Improved Parameters and an Implementation of Graded Encoding Schemes from Ideal Lattices

Our paper (with Catalin Cocis, Fabien Laguillaumie and Adeline Langlois) on picking parameters and implementing GGHLite just hit eprint. Here’s the abstract:

We discuss how to set parameters for GGH-like graded encoding schemes approximating cryptographic multilinear maps from ideal lattices and propose a strategy which reduces parameter sizes for concrete instances. Secondly, we discuss a first software implementation of a graded encoding scheme based on GGHLite, an improved variant of Garg, Gentry and Halevi’s construction (GGH) due to Langlois, Stehlé and Steinfeld. Thirdly, we provide an implementation of non-interactive N-partite Diffie-Hellman key exchange. We discuss our implementation strategies and show that our implementation outperforms previous work.

Graded Encoding Schemes were proposed at EUROCRYPT 2013 as candidates for approximating cryptographic multi-linear maps. A way of thinking about graded encoding schemes is to see them as somewhat homomorphic encryption schemes which support additional operations such as testing if an element is an encoding of zero. If we can build secure graded encoding schemes this would allow to build many cool applications. On the “simple” end of the spectrum we have a non-interactive key exchange which allows a group of parties to agree on a joint session key with only one message per party. This seems to become the benchmark application of graded encoding schemes, which is also why we implemented and benchmarketed it.

On the “involved” end of the spectrum there is — if you are happy to make more assumptions — indistinguishability obfuscation (iO) which would enable your malware to run in encrypted form to prevent reverse engineering. Of course, that’s not how it’s advertised. Instead, people talk about encrypted operating system patches to prevent reverse engineering by “the bad guys”, a use-case which I don’t buy. Anyway, advertising aside, it is clear that efficient and secure iO would enable a lot of very interesting applications. Also, “encrypted programs that still can be executed” should not need advertising as they are exciting enough on their own.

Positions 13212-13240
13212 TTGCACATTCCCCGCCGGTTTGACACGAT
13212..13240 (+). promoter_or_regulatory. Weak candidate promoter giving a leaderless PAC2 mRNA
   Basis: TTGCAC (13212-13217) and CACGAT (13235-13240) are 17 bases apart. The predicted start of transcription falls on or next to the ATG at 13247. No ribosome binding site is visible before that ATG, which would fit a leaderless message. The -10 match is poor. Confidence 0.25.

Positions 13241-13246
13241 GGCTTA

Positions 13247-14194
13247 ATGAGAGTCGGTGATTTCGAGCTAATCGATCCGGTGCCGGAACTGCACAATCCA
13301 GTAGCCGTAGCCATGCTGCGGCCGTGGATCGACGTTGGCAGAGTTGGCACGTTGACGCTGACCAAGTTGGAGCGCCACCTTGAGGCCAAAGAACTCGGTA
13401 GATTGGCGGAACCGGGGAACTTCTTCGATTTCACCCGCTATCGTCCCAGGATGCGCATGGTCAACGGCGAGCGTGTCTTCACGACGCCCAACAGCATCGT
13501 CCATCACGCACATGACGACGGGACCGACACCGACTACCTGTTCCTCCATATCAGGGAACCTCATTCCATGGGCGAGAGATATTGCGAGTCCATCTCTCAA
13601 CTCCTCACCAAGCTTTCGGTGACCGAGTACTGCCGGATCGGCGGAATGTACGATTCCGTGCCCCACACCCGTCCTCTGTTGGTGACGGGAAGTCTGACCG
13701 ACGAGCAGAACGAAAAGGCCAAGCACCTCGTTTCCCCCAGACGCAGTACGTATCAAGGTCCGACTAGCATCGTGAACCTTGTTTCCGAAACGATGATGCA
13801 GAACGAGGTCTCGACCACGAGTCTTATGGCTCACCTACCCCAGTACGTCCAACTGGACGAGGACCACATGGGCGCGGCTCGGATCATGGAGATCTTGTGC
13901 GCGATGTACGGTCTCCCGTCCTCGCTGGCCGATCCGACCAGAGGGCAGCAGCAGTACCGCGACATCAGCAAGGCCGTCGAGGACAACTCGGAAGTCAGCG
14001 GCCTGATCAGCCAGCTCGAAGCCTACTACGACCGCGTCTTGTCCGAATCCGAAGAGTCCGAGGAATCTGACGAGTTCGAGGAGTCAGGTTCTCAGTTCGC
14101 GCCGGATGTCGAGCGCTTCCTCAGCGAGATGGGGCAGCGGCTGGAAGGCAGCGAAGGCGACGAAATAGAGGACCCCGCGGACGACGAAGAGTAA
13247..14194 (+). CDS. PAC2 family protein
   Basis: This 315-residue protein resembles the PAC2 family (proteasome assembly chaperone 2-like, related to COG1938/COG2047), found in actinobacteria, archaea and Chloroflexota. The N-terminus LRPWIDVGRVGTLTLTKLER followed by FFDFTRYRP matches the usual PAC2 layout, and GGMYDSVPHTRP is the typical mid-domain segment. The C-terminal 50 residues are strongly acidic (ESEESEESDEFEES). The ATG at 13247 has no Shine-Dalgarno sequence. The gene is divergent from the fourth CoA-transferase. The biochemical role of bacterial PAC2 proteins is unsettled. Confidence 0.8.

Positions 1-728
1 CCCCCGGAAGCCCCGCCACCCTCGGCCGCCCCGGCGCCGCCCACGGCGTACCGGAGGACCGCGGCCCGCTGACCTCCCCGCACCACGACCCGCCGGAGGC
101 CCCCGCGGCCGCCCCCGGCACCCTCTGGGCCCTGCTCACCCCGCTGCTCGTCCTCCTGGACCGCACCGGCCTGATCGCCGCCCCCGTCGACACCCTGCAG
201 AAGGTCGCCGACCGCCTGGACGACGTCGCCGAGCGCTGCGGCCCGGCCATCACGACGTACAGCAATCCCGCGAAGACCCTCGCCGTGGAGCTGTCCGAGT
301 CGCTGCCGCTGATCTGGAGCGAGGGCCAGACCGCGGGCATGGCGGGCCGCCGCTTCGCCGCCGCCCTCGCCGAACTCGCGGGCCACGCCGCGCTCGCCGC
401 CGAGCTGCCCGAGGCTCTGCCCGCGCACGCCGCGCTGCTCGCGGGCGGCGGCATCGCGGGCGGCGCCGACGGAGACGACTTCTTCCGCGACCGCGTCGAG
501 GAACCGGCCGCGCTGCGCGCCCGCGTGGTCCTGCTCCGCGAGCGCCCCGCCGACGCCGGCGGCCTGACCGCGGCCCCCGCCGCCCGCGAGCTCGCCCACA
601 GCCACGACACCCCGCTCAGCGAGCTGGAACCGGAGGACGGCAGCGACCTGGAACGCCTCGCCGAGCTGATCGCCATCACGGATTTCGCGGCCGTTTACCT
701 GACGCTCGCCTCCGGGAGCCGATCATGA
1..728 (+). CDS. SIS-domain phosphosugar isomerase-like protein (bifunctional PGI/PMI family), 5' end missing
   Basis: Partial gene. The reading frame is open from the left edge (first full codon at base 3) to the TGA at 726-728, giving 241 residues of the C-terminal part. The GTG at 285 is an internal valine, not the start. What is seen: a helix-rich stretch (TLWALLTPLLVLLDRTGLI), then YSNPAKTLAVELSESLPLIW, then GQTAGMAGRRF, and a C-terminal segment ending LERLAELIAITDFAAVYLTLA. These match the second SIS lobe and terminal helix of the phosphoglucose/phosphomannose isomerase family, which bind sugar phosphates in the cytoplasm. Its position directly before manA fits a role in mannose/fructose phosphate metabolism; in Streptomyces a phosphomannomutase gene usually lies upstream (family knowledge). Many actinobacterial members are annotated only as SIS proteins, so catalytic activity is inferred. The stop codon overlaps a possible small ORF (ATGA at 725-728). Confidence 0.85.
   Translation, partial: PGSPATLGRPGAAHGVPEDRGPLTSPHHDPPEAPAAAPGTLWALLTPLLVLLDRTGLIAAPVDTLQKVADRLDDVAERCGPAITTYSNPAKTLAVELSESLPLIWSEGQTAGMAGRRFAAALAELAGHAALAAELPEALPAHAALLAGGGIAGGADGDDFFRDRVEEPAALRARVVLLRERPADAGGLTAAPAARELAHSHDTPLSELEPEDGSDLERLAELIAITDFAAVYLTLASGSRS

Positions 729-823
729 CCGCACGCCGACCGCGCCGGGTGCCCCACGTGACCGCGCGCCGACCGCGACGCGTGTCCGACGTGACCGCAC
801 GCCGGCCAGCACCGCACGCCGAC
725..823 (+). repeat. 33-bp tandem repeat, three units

A big catch for graded encoding schemes is that all the constructions we know of are in the “common reference string model” which is a convoluted way of saying that there is a trapdoor. This might not be an issue for some applications but it certainly defeats the purpose of a non-interactive key exchange. Anyway, the first proposal is 1 year old and progress is fast …

Speaking of fast progress. The first proposal of a graded encoding scheme, called GGH, relied on some non-standard assumptions in ideal lattices. As mentioned above, our implementation is based on a variant of this scheme called GGHLite which — as the name suggests — reduces the size of the parameters. Another candidate was proposed shortly after GGH. This candidate relied on some non-standard assumptions related to the approximate GCD problem and is called CLT. The original CLT paper also included a description of an implementation of a heuristic variant of CLT which at the time was the only publicly known implementation of a graded encoding scheme. Unfortunately, very recently CLT was broken, which is a good reminder that we’re only getting started (there’s already a pre-print proposing to fix CLT and another extending the attack … things are moving fast). Finally, a third candidate — which we can’t call GGH because that name is already taken — was proposed this year relying on some non-standard assumption related to Learning with Errors.

Our pre-print does three things:

  1. We first discuss how to pick parameters for GGH-like graded encryption schemes such as GGHLite. By varying the notion of what fraction counts as “small” we are able to reduce parameters further compared to GGHLite.
  2. We provide and discuss a free software implementation of a GGHLite-style graded encoding scheme based on FLINT. I say GGHLite-style instead of GGHLite because we reduce parameters compared to GGHLite and we didn’t implement some steps. Some steps are easy to add later (we didn’t implement re-randomisation at levels greater than one, we don’t run a hash function on the extracted strings), but others require more work (we do not check if g generates a prime ideal). Here, the main contribution is a bunch of functions for arithmetic in the ring of integers of a Cyclotomic Number field whose order is a power of two, i.e. in \mathbb{Z}[x]/(x^n+1) where n = 2^k. These functions might be of independent interest because those rings are quite popular in cryptography these days. All these functions are in the oz submodule, which I might spin off as an independent library if there’s demand for that kind of thing.